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Mobile woes slice Ballmer's bonus in half

The Kin phone was a flop, which put a hurt on the Microsoft's CEO bonus check--that, along with shortcomings in tackling "new form factors" as the iPad conquered the tablet market.

The bonus check for Microsoft CEO Steve Ballmer was a little light this year. Microsoft CEO Steve Ballmer

Microsoft CEO Steve Ballmer is only getting half of the bonus for which he's eligible this year, due to issues his company has faced competing in the mobile market.

According to a Definitive Proxy Statement Microsoft filed yesterday with the Securities and Exchange Commission, Ballmer will receive a $670,000 bonus for his work during the company's 2010 fiscal year. That figure, which was approved by Microsoft's board of directors, is equal to 100 percent of his 2010 base salary. Although $670,000 is nothing to sneeze at, Ballmer was eligible to receive up to 200 percent of his base salary from the board.

Microsoft's board cited the company's $24.1 billion operating income, Ballmer's ability to manage expenses, and the successful launch of several products, including Windows 7, Office 2010, and Bing, as reasons for why the CEO deserved the bonus this year.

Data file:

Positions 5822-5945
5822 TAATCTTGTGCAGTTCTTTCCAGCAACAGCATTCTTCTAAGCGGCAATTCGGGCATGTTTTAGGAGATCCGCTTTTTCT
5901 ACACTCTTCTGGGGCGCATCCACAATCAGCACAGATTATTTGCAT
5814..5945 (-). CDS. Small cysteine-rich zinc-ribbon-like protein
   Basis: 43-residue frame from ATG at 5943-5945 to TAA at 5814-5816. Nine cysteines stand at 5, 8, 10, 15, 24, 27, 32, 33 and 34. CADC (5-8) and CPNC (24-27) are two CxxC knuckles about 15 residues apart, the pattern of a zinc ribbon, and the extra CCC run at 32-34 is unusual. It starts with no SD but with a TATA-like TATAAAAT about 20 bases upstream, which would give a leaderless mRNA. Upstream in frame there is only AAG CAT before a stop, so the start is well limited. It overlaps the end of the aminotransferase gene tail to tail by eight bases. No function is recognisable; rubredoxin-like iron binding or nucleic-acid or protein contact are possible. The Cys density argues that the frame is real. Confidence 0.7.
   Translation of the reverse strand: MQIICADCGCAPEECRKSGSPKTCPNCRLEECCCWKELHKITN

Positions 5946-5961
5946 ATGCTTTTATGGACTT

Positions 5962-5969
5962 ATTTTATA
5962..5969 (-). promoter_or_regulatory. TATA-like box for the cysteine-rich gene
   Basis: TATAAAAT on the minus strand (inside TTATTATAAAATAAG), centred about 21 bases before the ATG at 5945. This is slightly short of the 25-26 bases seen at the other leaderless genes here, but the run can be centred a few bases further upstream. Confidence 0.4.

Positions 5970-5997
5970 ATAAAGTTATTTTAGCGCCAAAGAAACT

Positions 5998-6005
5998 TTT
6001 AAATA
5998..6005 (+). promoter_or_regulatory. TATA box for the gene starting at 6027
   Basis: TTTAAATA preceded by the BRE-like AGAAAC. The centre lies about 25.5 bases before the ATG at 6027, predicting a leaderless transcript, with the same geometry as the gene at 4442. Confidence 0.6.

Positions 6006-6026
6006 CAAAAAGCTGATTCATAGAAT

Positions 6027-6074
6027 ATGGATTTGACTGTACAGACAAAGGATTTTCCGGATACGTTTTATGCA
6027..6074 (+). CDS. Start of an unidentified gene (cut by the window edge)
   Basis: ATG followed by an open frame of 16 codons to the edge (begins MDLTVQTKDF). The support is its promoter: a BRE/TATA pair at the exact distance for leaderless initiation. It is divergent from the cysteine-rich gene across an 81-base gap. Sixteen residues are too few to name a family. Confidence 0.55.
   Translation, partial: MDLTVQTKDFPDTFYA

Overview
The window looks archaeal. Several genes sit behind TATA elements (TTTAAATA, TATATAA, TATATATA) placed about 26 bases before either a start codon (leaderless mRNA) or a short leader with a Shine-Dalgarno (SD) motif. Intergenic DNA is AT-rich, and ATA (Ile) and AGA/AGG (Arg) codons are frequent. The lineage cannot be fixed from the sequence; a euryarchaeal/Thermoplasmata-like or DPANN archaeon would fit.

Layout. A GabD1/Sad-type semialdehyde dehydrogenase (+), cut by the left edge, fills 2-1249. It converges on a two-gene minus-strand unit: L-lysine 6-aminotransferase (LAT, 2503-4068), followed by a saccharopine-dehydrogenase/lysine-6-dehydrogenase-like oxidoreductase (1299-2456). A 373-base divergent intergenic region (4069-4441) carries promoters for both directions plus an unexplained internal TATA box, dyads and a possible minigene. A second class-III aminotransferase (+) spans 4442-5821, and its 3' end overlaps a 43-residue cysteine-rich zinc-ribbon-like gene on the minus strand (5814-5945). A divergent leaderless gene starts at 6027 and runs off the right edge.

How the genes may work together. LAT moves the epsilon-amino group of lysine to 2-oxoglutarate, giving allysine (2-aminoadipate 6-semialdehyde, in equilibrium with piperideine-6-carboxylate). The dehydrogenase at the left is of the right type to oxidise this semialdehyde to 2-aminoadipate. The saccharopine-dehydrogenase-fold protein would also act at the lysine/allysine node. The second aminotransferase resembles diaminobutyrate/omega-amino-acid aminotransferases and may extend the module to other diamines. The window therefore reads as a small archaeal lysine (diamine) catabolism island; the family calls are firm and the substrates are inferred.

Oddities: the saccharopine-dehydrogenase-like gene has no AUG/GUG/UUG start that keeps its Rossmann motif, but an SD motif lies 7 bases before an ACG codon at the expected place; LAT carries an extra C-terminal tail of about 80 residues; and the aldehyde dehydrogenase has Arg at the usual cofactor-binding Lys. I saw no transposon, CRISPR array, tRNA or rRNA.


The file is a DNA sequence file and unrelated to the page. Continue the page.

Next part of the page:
But the board also cited some issues with Ballmer's management in recent months--the company's fiscal year runs from July to June. It said that "the unsuccessful launch of the Kin phone; loss of market share in the company's mobile phone business; and the need for the Company to pursue innovations to take advantage of new form factors" also factored into its compensation decision.

Although Microsoft didn't specify what "new form factors" the company has failed to pursue, it's possible that it was talking about tablets. Ballmer announced several Windows-based tablets at CES in January, but it has been Apple's iPad that has captured a significant portion of that space. Microsoft, a company that has been touting the advantage of tablets for years, has yet to make a mark on that market.

Whether the 2011 fiscal year will be better for Microsoft (and Ballmer) remains to be seen. Many of the issues the board has seen with the company, including its declining mobile business, could be addressed with the launch of Windows Phone 7 later this year. And new Windows 7-based tablets are in the offing. But those devices will be entering markets with entrenched competitors. And it could be difficult for Microsoft to overcome those challenges in the near-term.